There’s a chance that Aqua Bounty’s genetically modified (GM) fish will arrive at a supermarket near you within the next year—without a label indicating that you are about to serve your family GM seafood.
Last week the Food and Drug Administration took a giant step toward allowing the meat of GM animals into the nation’s food supply when it released a draft of regulations for producers of GM livestock and lab animals. The draft is open for a 60-day comment period.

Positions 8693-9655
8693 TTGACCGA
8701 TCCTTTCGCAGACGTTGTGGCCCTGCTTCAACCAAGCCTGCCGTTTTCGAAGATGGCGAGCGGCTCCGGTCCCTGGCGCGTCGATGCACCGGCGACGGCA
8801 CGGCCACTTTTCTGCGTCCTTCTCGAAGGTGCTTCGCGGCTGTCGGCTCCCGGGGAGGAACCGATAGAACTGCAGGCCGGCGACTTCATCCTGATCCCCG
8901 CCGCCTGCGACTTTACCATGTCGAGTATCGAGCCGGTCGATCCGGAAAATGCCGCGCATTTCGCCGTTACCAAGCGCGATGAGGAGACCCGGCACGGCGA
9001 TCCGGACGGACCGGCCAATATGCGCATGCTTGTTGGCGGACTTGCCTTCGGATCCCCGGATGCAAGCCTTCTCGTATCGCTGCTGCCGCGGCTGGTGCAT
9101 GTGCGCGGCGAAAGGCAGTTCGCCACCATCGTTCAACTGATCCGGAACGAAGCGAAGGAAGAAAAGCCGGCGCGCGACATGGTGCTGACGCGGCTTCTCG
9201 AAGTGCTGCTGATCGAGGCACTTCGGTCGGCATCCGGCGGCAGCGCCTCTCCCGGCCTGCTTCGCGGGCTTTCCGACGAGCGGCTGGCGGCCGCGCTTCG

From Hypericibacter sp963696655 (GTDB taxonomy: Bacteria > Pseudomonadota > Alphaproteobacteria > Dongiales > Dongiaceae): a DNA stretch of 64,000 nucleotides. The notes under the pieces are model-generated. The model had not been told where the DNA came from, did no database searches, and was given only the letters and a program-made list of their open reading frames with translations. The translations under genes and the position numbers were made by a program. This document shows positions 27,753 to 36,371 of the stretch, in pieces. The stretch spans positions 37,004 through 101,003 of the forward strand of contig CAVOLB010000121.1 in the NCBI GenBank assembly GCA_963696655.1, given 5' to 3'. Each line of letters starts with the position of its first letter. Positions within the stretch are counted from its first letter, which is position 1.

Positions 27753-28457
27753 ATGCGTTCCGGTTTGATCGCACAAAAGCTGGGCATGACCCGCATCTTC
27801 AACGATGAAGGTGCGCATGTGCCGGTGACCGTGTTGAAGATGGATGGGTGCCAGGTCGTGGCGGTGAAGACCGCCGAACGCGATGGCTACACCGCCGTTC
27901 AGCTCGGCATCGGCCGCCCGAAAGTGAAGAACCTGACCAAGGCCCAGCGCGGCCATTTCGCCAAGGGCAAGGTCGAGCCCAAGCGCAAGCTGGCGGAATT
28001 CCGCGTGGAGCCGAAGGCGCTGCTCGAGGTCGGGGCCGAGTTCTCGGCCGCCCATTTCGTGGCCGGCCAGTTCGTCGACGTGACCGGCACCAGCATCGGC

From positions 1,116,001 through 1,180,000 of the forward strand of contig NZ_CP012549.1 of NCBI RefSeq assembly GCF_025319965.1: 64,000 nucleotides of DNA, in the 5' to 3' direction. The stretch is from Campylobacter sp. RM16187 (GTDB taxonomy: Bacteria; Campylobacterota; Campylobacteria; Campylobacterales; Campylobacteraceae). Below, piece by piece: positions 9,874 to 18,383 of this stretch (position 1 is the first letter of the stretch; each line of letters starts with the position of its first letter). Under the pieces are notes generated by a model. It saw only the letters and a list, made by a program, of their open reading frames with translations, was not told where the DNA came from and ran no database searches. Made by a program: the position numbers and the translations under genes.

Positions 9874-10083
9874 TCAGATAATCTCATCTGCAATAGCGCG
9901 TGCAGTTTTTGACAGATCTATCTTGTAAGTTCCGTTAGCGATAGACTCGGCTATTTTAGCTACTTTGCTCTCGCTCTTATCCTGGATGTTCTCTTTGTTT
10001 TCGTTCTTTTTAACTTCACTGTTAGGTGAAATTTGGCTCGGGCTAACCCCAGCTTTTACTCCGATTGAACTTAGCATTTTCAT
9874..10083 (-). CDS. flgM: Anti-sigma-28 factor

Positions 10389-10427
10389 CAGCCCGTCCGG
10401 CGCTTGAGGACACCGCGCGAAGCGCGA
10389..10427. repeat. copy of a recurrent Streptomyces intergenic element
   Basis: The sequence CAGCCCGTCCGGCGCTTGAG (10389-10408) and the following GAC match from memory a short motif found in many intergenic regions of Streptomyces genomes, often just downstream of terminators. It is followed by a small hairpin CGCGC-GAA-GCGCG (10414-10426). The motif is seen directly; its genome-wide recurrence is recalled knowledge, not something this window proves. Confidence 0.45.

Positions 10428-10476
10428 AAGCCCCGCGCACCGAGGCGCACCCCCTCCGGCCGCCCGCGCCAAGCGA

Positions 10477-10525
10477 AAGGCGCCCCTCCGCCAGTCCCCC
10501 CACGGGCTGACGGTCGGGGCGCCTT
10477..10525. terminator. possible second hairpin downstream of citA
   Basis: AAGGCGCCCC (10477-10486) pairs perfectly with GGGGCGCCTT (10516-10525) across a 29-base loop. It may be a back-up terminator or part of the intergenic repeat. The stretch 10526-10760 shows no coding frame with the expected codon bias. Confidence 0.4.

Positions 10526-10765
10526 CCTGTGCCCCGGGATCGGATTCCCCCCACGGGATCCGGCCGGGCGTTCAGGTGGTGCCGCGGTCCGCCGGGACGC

If you care to tell the FDA what you think, follow this handy link provided by the Center for Food Safety.
This is scary business. I'm not a critic of genetically modified foods, but I'm not their biggest advocate. I understand modifications are necessary and it could be argued that any type of cross-breeding leads to genetic modification. However, cross breeding seems a far cry from gene splicing, and I strongly believe consumers should be empowered to make their own decisions in the market, both economic and grocery.
And if you're not already a regular reader of Gourmet's Food Politics, you totally should be.